Do you believe that we can fall prey to psychological traps? Can such traps become barriers to innovation? If you answered yes then you are absolutely right. Individuals and firms fall into mental traps and as a result, fail to do the right things. They fail to innovate and fail to make the necessary changes for survival and success. These are the cognitive barriers to innovation that firms often face.
Cognition and Action
We perceive the world through our senses but also use mental models and short cuts to complete the picture of the world. Cognition is the mental process of acquiring, assimilating and making sense of information. When you see a car on the road and stop from stepping in front of it, you are using cognition to make sense of the situation. In short, your actions are directly linked to perception.
But what if there are situations when you cannot see or perceive the situation for what it is. What if you could just not see that car? You would then step right in front of a speeding car heading in your direction. And you know the result of this action.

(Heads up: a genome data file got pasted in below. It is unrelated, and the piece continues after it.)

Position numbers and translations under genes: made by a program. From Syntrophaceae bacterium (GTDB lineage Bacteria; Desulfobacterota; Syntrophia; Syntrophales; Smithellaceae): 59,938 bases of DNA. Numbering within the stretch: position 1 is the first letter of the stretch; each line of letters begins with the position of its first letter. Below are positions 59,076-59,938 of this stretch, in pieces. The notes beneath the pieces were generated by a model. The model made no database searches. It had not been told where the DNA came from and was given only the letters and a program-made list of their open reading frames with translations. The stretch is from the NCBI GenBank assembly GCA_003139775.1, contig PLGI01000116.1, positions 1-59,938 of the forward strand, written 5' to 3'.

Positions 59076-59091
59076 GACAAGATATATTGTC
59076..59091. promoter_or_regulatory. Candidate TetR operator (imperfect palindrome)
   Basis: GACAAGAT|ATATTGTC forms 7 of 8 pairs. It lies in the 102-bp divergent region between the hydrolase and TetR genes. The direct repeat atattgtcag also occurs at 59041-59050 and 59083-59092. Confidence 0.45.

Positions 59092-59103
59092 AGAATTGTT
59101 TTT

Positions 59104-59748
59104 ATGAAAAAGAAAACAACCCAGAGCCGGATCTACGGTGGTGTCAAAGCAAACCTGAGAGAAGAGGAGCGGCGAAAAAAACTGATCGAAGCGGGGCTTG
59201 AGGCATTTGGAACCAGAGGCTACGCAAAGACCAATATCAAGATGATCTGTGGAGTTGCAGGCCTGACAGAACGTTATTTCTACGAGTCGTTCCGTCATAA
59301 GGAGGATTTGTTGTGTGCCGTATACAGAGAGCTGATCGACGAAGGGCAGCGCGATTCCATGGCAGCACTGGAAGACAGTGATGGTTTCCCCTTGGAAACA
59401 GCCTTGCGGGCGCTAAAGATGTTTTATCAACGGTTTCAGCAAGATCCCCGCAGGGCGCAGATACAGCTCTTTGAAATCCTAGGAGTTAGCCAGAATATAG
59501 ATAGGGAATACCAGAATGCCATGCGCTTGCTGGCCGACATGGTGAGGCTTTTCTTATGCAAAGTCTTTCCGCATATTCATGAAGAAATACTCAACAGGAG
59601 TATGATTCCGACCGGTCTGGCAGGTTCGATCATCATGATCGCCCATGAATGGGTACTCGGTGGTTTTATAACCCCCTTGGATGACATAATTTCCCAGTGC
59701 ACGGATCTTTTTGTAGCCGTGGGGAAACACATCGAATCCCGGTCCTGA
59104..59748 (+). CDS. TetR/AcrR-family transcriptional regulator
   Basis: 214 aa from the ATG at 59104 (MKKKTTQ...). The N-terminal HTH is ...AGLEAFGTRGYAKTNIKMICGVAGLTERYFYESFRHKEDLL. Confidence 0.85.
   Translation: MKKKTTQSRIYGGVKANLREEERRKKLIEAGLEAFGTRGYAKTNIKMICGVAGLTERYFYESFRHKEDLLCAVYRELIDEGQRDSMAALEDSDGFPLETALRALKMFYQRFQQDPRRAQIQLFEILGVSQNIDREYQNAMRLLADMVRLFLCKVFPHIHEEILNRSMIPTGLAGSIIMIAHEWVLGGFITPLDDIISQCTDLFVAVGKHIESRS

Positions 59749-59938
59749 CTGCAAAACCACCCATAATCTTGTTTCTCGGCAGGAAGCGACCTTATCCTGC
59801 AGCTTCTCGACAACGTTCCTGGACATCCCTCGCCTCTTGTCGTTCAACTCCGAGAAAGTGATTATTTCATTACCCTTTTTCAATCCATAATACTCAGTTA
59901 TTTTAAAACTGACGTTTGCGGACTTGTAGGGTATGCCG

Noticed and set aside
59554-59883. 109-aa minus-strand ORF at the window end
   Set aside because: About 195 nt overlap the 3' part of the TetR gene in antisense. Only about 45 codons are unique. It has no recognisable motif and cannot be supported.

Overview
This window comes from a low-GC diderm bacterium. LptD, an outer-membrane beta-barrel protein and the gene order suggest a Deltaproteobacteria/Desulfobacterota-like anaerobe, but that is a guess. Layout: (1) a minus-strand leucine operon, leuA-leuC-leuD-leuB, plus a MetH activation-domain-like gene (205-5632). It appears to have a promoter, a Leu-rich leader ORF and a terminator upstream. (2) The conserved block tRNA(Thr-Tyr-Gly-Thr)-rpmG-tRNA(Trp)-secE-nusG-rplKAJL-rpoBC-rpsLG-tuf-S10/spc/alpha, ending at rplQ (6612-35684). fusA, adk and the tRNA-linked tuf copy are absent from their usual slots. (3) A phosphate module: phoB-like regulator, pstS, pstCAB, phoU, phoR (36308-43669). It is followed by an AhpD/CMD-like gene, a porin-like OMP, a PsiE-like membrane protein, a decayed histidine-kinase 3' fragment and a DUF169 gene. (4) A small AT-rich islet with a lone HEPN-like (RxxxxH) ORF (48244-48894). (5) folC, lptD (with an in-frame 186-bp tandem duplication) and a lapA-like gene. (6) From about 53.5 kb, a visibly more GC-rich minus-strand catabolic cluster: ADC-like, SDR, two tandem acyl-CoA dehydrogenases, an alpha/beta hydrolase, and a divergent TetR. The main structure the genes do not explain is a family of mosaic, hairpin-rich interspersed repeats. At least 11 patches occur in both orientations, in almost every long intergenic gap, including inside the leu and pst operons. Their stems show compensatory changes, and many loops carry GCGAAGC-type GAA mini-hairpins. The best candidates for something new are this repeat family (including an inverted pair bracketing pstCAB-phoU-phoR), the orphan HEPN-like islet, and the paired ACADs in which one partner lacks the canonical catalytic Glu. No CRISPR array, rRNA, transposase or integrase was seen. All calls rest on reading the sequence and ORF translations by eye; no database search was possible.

If there are cognitive flaws that you routinely face, you also regularly take the wrong action.
Cognitive Barriers to Innovation
When firms face cognitive flaws and thus take wrong actions, they step away from innovating in useful ways. In those situations, companies make a mistake due to incorrectly perceiving reality.
In such circumstances, firms face cognitive barriers to innovation. These obstacles are the most insidious barriers because they prevent you from seeing the need for change.
Key Take Aways
In this episode, you take away the following key lessons:
- What are cognitive barriers to innovation?
- How do cognitive barriers prevent change?
- Examples of cognitive obstacles to innovation
- The three levels at which these obstacles to innovation exist
- How hundreds of people fall prey to the same cognitive barriers at the same time?
How to listen?
Go to the The Disruption Management audio course to listen to the entire series of audio lessons on Disruption.